Trip Start May 04, 2011
125Trip End Oct 08, 2012
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The initial drive into a new city tells so much about the culture. This particular one was no different. Everyone creates their own lane, mopeds galore and only one small traffic light that I had to look for to see how the driver knew to stop. We enter into the Medina (the old city) passing the large Koutoubia Mosque and the wall that surrounds the old city. Aside from Arabic the common language is French, neither of which I speak.
I arrived at the Riad, greeted by Rakshid and a lovely array of local cookies (mostly made with marzipan) and some delicious sweetened green tea
As soon as I heard Lowell’s voice downstairs, I quickly ran to the banister overlooking the courtyard. We reunited with lots of kisses. It was probably a good thing that we were the only ones in the Riad that afternoon. It had been a 20 hour journey for him but determined to push through, we managed to spend the rest of the evening meandering and getting lost in the Medina.
As expected every guy tries to sell you an excursion or “help” you with directions. For some reason they all want to lead you to the main Plaza: Place Jemaa-el-Fna. We actually spent some time chatting with Said, discussing potential day trips to the High Atlas or the Ouzarte Waterfalls. Here they dressed me in a typical headdress, which gets really hot by the way, and I banged away at the bongo drum.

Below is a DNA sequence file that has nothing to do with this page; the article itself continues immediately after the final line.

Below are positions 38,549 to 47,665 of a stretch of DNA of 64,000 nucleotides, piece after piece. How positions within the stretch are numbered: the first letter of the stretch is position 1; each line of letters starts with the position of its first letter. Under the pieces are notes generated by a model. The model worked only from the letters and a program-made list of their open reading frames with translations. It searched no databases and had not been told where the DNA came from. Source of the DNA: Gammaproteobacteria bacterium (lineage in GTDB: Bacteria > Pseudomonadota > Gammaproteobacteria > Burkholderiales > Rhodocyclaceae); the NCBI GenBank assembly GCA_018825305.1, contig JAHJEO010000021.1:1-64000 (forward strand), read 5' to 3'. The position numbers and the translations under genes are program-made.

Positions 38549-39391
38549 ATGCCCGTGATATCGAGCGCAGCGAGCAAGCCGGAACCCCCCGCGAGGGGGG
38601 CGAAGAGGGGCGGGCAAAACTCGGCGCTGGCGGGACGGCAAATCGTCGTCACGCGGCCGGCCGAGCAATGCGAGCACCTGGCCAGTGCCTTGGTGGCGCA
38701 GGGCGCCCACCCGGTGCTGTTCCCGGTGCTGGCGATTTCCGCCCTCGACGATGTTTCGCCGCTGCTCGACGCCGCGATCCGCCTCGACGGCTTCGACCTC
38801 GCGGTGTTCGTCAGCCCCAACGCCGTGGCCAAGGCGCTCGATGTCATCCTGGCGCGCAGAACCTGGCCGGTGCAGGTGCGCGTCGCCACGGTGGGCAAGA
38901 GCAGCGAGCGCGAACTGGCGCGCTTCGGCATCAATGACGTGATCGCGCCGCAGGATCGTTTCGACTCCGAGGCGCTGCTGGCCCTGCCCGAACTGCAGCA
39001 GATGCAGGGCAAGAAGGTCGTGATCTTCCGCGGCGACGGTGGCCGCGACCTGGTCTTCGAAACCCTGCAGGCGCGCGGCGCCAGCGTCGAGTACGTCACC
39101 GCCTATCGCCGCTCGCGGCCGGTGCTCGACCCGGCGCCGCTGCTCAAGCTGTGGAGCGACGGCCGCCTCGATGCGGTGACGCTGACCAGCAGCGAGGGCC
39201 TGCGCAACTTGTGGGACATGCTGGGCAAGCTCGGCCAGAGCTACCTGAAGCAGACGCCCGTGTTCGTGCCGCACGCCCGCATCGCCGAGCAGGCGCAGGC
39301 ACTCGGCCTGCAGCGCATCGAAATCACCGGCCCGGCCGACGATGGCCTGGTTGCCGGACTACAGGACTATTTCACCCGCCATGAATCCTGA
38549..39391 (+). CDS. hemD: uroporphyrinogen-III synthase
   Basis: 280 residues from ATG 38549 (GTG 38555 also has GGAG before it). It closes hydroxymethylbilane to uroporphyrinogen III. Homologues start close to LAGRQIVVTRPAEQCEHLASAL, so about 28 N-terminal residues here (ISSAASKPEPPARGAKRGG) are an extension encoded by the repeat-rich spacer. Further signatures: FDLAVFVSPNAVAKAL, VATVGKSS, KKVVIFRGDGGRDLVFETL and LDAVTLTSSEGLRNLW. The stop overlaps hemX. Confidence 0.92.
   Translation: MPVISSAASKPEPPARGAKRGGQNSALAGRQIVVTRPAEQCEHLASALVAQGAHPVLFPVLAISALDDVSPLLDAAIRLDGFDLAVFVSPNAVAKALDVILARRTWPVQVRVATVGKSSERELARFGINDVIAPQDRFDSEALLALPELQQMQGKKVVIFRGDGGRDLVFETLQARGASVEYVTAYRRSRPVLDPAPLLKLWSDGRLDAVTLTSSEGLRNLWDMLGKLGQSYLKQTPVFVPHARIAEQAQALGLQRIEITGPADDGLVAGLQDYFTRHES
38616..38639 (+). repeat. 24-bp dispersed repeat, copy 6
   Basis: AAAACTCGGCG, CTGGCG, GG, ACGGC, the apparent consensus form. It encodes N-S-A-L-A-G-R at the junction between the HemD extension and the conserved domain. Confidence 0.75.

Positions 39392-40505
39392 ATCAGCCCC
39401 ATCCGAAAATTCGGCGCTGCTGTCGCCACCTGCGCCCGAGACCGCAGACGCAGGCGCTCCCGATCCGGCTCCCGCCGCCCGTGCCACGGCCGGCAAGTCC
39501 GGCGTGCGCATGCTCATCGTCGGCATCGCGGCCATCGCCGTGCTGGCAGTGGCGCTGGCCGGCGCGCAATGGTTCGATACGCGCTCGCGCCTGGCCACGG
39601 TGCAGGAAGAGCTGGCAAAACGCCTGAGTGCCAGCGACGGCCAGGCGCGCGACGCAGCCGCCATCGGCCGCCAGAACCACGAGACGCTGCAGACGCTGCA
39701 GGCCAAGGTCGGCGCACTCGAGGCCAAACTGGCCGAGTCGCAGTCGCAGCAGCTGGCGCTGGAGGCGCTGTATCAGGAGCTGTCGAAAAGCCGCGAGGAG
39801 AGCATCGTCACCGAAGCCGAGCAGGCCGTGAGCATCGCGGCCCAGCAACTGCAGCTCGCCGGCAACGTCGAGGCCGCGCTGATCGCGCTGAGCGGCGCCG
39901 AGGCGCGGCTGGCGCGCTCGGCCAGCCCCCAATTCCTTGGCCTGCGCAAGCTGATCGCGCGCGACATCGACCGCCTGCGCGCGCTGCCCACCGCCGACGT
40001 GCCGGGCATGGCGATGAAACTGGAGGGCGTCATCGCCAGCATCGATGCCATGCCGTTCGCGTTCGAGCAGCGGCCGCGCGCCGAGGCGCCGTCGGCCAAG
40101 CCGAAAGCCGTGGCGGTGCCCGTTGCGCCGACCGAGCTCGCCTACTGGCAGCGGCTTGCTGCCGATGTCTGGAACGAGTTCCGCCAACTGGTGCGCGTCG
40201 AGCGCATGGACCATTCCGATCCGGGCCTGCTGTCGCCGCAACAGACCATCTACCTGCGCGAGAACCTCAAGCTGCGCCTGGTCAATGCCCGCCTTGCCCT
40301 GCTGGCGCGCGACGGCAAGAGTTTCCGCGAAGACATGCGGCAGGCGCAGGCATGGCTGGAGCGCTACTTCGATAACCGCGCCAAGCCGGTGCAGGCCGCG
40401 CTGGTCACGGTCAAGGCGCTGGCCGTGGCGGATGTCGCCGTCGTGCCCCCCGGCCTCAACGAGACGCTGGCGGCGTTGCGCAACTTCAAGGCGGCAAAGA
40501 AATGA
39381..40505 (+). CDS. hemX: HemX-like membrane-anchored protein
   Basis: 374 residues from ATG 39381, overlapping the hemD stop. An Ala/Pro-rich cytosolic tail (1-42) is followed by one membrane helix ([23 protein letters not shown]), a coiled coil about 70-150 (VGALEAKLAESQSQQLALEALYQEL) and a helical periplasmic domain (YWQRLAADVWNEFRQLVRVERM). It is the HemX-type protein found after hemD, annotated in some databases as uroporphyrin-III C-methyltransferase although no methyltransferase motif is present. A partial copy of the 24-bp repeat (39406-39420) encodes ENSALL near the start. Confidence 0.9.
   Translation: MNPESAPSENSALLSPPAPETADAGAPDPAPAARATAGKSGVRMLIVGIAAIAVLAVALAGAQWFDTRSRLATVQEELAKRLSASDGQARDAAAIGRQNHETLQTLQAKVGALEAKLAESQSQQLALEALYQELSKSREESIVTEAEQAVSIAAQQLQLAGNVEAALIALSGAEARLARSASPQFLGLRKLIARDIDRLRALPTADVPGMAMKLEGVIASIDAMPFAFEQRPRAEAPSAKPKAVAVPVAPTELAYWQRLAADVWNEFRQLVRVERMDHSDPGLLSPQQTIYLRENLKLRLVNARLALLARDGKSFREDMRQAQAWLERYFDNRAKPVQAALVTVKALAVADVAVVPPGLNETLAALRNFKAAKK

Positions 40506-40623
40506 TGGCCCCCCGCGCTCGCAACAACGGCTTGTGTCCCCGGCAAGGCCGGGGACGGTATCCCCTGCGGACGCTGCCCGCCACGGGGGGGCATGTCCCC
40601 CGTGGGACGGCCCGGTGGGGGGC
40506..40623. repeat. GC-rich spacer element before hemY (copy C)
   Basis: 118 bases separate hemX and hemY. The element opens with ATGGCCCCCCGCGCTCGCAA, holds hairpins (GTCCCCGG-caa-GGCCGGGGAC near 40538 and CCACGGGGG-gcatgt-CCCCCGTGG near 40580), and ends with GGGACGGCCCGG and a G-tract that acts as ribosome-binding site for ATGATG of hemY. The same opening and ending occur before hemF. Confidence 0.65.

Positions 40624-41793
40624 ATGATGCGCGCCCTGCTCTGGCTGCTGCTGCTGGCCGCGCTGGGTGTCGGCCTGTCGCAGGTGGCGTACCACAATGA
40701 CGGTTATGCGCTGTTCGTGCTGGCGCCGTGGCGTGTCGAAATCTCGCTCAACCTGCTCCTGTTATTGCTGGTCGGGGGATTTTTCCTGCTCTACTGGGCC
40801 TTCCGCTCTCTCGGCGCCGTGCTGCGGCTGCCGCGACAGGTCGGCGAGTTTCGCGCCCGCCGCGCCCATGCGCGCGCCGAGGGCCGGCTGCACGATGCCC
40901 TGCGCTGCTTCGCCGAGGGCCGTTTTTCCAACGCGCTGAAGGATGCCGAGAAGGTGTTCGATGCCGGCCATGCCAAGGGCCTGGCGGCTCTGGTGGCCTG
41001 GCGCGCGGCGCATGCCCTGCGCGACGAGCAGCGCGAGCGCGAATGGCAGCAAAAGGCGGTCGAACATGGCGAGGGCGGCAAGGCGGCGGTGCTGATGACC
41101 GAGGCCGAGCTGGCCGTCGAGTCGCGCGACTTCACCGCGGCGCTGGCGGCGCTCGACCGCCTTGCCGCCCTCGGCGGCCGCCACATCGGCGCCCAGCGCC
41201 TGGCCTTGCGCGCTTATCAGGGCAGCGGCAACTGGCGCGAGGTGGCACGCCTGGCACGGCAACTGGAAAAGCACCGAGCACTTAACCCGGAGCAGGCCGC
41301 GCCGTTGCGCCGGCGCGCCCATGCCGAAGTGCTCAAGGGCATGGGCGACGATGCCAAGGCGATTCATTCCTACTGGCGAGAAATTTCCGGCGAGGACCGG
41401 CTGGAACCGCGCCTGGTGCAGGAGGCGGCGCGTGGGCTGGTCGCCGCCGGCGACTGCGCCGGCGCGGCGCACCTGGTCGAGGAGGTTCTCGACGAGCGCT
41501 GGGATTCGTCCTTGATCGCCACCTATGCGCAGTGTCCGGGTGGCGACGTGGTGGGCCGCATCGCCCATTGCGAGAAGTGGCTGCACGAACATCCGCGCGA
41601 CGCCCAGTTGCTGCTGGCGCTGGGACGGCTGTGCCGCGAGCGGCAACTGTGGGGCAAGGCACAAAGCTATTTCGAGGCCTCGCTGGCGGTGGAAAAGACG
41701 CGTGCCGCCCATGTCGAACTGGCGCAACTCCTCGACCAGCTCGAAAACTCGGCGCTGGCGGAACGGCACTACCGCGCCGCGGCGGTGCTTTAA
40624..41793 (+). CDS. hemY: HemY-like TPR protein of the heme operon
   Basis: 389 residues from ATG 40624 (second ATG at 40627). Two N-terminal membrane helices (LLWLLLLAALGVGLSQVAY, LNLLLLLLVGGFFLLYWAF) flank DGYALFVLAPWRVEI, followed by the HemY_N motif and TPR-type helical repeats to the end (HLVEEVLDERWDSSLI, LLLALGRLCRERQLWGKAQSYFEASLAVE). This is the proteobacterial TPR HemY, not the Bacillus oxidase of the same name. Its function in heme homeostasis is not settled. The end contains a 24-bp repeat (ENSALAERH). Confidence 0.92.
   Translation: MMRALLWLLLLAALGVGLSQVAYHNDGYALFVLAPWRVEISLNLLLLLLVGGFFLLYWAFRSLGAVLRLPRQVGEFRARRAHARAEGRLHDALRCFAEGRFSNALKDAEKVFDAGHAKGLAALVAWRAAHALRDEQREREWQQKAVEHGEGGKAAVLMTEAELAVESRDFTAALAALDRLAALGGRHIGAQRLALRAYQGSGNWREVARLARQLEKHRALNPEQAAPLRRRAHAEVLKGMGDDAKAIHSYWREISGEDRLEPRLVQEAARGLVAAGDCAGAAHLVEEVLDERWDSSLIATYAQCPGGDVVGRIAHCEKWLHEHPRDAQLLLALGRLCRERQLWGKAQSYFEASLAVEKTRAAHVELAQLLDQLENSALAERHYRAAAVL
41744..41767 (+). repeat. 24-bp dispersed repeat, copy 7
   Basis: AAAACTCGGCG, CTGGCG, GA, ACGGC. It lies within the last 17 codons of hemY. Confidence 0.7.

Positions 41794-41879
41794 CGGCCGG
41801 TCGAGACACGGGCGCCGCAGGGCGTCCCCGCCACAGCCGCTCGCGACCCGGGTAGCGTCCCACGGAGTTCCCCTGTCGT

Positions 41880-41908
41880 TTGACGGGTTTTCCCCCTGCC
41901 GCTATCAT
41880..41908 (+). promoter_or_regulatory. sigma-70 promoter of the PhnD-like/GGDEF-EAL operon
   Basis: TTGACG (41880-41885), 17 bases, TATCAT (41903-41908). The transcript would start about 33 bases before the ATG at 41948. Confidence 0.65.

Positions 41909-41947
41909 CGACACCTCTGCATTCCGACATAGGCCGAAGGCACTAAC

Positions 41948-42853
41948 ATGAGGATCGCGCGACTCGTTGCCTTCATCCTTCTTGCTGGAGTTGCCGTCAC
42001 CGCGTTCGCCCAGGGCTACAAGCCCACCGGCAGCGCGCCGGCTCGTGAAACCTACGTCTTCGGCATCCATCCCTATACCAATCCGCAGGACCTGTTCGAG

We headed over to the Terrace de Especies, where we sat in the rain at a covered cabana and enjoyed a simple couscous with vegetable and chicken; which in hindsight was by far our favorite meal
They escorted us down a hall, a narrow stairwell and to the back of a large empty dining hall. Not only were we the only patrons but the menu was a prix fixe. Not what we had in mind, since we had already just filled up on the appetizer at the other place, but especially because we were in search of more atmosphere; we decided to check out the international dining room.
We followed the hosts back up the narrow stairs, down a few other hallways lined with beautiful, Moroccan lamps made of silver with lots of cut outs, leaving an illuminated pattern on the ceiling and walls. We arrived at a table next to the pool with live musicians playing lutes and drumming.
We shared the meat and almond filled puff pastry for a starter and a delicious lamb tagine. It was approaching 11:00PM by the time we left and decided to call it a night. Or at least go back to the room.